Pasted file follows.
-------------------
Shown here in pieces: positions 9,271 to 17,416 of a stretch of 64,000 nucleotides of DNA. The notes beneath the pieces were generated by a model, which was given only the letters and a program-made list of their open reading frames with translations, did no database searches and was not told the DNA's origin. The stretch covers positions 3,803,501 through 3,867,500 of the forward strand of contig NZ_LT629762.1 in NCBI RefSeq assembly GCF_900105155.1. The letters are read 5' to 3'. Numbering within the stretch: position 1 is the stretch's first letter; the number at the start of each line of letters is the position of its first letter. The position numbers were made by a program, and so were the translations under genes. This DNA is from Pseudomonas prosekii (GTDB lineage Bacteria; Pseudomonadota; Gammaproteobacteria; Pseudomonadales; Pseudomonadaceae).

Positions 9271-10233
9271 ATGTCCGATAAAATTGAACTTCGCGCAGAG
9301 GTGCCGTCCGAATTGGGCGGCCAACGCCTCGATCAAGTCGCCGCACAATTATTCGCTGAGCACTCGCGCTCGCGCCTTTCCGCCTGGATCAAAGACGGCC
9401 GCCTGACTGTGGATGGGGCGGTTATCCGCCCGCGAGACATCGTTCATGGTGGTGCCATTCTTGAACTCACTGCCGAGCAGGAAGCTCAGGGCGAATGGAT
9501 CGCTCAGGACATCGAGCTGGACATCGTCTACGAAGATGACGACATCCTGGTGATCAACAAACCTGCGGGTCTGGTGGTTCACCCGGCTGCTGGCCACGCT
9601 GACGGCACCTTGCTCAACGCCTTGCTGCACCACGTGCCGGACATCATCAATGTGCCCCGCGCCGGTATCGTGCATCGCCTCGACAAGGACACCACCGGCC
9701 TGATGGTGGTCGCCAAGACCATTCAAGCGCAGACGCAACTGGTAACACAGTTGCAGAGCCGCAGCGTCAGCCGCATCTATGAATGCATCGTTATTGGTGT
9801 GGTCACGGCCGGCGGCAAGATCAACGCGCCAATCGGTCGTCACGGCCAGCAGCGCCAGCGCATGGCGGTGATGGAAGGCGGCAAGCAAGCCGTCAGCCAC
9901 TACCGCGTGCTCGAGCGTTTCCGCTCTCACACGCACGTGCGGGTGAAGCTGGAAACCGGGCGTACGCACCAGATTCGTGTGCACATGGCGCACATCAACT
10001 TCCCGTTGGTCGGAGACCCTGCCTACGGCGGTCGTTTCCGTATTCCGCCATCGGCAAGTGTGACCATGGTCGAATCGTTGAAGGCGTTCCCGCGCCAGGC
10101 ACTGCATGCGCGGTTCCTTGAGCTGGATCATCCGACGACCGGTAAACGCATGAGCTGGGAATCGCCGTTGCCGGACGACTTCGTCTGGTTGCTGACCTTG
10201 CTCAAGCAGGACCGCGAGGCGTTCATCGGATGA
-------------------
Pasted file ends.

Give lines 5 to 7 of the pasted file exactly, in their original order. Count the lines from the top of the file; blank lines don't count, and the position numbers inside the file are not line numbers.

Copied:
9401 GCCTGACTGTGGATGGGGCGGTTATCCGCCCGCGAGACATCGTTCATGGTGGTGCCATTCTTGAACTCACTGCCGAGCAGGAAGCTCAGGGCGAATGGAT
9501 CGCTCAGGACATCGAGCTGGACATCGTCTACGAAGATGACGACATCCTGGTGATCAACAAACCTGCGGGTCTGGTGGTTCACCCGGCTGCTGGCCACGCT
9601 GACGGCACCTTGCTCAACGCCTTGCTGCACCACGTGCCGGACATCATCAATGTGCCCCGCGCCGGTATCGTGCATCGCCTCGACAAGGACACCACCGGCC